When conditions are favorable, I sometimes, believe-it-or-not, get up to 3 (that's right, three S-units) better signal reports transmitting with RIGHT-handed (clockwise)rotation, and usually receive stations equally better on LEFT-handed (counter-clock).
Once (repeatedly switching from X-mode* to O-mode*), I observed an incredible SIX S-UNIT reception difference (S-3 to S-9) on a signal path 500 miles to the north (January 2009, about 3PM, local time). (I know what you're thinking -- I couldn't believe it either, so I have, more than once, checked common point SWR, and continuity of the link & relay circuit in both modes, to be absolutely sure.)
Independent switching of left/right-handedness on both receive and transmit is a good idea. Sometimes on 75, especially when the band is changing, the opposite rotations will show up to a 20 db or more difference. Counter-intuitive as it may seem, I invariably receive the better signal report when transmitting on the opposite rotation sense of better reception, as, upon reflection, the ionosphere reverses the rotation.
I know you are skeptical. So try it for yourself and I guarantee you'll be a believer.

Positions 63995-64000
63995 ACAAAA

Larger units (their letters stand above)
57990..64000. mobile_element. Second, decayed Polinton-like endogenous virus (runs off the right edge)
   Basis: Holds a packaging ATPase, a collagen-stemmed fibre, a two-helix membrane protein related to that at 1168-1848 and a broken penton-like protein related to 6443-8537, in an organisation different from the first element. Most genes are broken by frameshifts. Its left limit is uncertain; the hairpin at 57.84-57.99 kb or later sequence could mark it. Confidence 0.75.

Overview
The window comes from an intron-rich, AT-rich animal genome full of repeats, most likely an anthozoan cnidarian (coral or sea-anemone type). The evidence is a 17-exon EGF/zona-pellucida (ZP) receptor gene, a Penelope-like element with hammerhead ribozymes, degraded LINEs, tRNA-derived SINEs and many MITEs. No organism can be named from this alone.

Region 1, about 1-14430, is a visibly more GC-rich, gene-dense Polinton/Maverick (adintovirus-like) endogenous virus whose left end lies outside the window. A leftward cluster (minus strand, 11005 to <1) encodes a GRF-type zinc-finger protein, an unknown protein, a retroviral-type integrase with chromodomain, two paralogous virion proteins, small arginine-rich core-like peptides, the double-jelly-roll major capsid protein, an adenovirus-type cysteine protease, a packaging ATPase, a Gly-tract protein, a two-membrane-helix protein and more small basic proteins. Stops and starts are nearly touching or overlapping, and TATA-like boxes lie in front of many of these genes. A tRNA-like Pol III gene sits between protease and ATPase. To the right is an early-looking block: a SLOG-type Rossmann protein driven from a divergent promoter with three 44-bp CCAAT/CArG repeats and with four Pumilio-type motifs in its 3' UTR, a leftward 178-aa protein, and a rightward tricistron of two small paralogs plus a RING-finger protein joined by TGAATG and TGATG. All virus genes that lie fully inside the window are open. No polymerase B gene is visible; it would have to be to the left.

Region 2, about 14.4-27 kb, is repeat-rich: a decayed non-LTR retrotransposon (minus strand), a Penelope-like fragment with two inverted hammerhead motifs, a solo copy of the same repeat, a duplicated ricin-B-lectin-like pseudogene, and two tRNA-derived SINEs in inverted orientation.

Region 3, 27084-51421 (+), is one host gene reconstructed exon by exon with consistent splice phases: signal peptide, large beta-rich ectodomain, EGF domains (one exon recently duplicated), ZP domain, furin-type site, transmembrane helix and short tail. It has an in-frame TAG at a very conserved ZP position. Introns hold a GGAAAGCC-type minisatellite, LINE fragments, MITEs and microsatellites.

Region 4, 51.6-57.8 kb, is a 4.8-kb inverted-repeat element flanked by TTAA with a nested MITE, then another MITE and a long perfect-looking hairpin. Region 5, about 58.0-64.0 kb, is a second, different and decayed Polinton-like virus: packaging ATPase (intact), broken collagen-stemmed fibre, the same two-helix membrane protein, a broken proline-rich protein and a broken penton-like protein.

Don't have room for two full-sized crossed 80 m dipoles? Get as much wire as you can into 4 identical inverted vee legs, and resonate the balanced system (including open-wire feedline) with the matching networks. Bends are okay, as long as all 4 wires bend in the same way.
Link-coupled tuners will provide the best balance, and make the rotation sense easier to switch automatically from transmit to receive. I use a 12 volt Radio Shack relay with 10 amp contacts to reverse polarity on one of the links. Another reason for 4-wire OPEN LINE is its extremely low loss compared to coax, especially on the higher frequencies (higher SWR). With proper matching, this antenna is useful in different configurations on ALL BANDS. On 40, 2-half waves in-phase. For higher bands, Vee beams in four directions. For single-band turnstile mode, you could probably use 2 coax feedlines with baluns at the dipole midpoints, and switch polarity through a toriod transformer.
For an s.a.s.e., I'll send a schematic and more details of my CPOL set-up. If you'd like to participate in ongoing experiments on 80/75, please send me am e-mail.
Eric, KL7AJ has some excellent info at:
For more insight on what can often be 3 db advantage (like doubling your power) transmitting clockwise and receiving counterclock (or sometimes visa-versa), this Glossary of Terms could be instructive:
*Eric's article (technical, but an easy, informative, and entertaining read) explains the "X's and O's" beginning on page 33 of December, 2010 QST. And plans for a 15MHz turnstile set-up you can put together to test this "revolutionary" theory for yourself.
Our picture at
View The "Big Picture" at:
You're cordially invited to check into the Arkansas Razorback Net, on 3987.5 nightly at 1830 Arkansas time. (Winter condx time 1800.)
Jim, W9JEF (WAS, RCC, R.O.W.H.)
*A non-ham (out of courtesy to the fraternity)